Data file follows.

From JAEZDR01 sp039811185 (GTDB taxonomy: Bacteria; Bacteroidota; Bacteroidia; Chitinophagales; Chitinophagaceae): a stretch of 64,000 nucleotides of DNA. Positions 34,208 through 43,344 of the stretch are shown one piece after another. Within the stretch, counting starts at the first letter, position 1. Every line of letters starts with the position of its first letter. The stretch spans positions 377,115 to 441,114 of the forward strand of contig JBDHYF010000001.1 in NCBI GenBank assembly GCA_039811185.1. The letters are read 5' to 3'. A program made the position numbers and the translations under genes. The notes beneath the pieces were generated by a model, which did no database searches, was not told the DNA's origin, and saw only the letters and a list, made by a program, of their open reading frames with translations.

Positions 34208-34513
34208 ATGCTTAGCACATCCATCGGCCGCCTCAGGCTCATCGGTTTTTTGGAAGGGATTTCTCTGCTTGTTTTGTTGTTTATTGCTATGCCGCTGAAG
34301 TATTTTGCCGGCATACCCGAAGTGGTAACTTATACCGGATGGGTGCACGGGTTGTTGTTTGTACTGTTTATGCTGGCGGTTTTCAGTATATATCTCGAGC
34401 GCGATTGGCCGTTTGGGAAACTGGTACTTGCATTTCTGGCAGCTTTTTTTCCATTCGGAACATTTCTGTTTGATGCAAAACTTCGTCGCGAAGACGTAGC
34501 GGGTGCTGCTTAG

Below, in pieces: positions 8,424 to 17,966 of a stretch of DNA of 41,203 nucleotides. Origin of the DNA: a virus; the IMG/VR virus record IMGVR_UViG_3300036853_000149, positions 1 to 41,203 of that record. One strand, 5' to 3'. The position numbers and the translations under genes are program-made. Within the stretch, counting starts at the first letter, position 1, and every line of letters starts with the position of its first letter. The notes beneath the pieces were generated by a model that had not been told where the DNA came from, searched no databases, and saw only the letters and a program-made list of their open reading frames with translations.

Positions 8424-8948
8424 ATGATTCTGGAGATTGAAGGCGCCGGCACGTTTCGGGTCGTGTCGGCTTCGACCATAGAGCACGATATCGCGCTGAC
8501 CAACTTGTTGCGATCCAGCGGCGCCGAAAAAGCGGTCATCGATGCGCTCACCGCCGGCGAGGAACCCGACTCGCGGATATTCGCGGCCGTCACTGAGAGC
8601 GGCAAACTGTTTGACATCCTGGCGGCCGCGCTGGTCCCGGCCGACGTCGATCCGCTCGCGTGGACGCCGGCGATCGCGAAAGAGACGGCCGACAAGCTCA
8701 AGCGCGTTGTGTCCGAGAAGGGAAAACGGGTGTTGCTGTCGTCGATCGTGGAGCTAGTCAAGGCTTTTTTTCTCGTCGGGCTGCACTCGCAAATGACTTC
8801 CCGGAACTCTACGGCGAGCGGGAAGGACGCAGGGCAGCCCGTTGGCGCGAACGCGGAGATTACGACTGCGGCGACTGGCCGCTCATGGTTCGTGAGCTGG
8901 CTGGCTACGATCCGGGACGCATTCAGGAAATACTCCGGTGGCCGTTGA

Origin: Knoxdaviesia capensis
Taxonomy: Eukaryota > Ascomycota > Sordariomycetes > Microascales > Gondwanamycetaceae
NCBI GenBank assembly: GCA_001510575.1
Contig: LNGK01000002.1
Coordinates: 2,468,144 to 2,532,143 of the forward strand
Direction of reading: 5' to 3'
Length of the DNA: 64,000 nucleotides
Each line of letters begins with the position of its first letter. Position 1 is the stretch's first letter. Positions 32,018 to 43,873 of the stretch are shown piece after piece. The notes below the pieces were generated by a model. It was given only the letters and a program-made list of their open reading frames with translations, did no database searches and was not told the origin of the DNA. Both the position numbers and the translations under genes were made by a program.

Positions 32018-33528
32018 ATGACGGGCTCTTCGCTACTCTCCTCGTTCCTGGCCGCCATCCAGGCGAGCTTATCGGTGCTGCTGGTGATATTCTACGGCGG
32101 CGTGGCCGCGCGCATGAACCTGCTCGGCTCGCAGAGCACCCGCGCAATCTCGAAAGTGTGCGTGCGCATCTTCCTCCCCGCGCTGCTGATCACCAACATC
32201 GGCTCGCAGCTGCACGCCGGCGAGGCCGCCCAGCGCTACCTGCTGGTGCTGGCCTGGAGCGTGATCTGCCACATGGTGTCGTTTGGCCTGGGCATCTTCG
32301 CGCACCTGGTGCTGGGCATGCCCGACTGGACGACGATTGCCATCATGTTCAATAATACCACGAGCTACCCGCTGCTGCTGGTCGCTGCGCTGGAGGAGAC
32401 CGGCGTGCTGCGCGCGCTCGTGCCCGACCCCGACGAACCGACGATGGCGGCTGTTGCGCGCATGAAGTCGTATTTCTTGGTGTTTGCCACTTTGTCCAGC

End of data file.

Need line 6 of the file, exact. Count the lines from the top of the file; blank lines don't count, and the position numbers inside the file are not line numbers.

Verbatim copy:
34501 GGGTGCTGCTTAG